As autumn approaches here in rural Mallorca, it reminds me that gardening in a Mediterranean climate requires quite a different approach to that used by the green-fingered brigade in northern Europe.
It’s as if the seasons are in reverse, with many plants following different time schedules. The most obvious difference is that here in Mallorca everything begins to grow and flourish during wintertime when we enjoy mild weather and plenty of rainfall. Of course, in northern Europe it’s quite the opposite, with plants slumbering during the cold, harsh winters and perking up come the spring and summer. This weird role reversal means that a different modus operandi is necessary for gardeners and their spade work.
Autumn is very much a cross-over season in Mallorca. Most fruit has now ripened and been picked, although melons, apples and figs will continue for some weeks still, along with the ubiquitous lemon. Those flowers and plants that have enjoyed irrigation during the summer are seeding as they would in the north at this time. Despite grumbles from many who dislike the smoke plumes in our valley, this is a time when bonfires are all the rage as pruning takes place on a grand scale in the olive groves and the orange and lemon orchards. And once the first serious rains come, usually in November, the grass starts growing and it’s time to dust down the old mower.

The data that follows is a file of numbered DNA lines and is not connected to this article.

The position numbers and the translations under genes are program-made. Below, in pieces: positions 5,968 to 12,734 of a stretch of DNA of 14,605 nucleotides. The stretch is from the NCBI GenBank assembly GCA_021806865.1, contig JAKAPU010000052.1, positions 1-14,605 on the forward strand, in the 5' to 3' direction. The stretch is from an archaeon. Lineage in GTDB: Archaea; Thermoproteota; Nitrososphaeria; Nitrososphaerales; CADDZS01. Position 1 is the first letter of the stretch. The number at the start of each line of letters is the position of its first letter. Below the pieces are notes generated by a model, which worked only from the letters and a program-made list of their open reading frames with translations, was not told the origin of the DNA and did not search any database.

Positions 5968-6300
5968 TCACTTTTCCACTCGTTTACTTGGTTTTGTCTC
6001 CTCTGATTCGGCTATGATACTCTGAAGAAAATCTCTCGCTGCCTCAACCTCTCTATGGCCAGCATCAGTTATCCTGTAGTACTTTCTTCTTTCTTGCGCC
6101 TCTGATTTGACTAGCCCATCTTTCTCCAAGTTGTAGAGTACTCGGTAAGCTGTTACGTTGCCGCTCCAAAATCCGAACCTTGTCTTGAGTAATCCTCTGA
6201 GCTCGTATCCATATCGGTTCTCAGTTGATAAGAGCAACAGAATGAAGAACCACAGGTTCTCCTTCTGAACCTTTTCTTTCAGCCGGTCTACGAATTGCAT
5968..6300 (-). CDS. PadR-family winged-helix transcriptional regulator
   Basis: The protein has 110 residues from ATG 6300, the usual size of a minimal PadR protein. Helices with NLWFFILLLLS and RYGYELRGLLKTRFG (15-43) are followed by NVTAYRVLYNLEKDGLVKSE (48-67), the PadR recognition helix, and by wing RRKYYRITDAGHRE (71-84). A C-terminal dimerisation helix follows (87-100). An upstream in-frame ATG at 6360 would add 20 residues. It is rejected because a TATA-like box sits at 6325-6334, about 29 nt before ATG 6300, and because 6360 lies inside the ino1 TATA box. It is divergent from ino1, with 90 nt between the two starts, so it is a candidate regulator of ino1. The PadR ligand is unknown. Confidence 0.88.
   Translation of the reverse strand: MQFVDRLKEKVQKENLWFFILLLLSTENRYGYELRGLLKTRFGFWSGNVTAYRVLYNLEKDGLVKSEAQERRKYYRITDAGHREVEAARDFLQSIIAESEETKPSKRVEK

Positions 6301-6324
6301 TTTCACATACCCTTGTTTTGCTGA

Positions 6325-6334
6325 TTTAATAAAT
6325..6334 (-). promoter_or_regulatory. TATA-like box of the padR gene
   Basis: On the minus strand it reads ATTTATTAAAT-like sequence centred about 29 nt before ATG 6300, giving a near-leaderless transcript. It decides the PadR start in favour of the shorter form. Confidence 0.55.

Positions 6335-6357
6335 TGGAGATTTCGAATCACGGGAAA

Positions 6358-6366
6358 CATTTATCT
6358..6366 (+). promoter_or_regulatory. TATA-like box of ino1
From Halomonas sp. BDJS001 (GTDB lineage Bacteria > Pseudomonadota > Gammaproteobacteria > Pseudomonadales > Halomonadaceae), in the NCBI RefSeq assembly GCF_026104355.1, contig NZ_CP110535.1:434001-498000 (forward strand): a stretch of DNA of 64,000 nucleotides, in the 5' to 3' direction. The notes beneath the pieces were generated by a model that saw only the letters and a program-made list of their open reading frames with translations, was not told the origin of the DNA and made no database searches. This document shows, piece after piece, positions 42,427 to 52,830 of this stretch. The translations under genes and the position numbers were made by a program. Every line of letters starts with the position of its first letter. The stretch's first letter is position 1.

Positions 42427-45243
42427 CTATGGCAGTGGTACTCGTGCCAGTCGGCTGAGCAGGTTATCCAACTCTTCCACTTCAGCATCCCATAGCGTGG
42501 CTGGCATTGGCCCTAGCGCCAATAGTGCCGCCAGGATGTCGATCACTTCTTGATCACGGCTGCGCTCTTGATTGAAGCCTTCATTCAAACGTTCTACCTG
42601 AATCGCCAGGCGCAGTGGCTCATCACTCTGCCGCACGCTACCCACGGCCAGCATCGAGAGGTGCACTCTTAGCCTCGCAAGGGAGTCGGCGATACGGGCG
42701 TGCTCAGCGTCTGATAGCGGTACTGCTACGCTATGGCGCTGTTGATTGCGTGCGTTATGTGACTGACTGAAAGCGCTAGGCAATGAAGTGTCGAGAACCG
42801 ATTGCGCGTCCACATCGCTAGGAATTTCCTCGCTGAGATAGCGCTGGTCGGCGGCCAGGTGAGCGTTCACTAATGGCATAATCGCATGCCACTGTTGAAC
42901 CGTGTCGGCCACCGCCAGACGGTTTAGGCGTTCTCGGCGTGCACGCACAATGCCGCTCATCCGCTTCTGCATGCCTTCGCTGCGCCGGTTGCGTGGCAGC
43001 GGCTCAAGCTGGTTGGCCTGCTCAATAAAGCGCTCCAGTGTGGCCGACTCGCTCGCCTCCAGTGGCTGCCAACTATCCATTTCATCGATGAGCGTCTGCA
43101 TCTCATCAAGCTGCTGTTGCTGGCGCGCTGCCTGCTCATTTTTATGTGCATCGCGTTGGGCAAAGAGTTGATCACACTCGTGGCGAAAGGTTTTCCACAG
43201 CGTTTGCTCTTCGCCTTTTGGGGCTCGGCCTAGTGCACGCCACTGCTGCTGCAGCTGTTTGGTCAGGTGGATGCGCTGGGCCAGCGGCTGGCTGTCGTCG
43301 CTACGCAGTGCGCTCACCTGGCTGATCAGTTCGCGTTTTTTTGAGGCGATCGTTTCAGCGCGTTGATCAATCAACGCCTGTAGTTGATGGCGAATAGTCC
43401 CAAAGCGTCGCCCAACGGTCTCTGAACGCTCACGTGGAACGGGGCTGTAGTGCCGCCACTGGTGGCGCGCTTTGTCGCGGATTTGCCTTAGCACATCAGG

It’s now that you want to plant early vegetables through to November. Once germinated, peas and broad beans for example are over-wintered in their vegetable plots till they are harvested in early spring. Come the spring when most vegetables are planted, certain dates are important, depending on the moon’s trajectory. Although some might cynically chortle about the moon’s influence, a good number of local farmers truly believe in its effect and faithfully adhere to planting at the optimum times in the moon’s annual cycle. This custom also applies to pruning vines in January.
Buying seeds and young plants in Mallorca is another joy as they cost a fraction of what one might spend in the UK and you can pick them up at local agricultural stores and nurseries throughout the island.
There are a few frustrations however when planting here and that’s down to the predominantly alkaline soil which precludes some flowers beloved of north European gardeners. These include camellias, rhododendrons, azaleas and even heathers. Sadly Lupins, a must for any country garden, are on this list. With only 16 inches of rain each year, Mallorca’s climate doesn’t suit plants and trees requiring lashings of water. However, lilacs, roses, lavenders, every type of herb and many other species thrive on the Jurassic terrain. And let’s not forget the cheery sunflower and jasmine that grow wonderfully well –in our garden at least.
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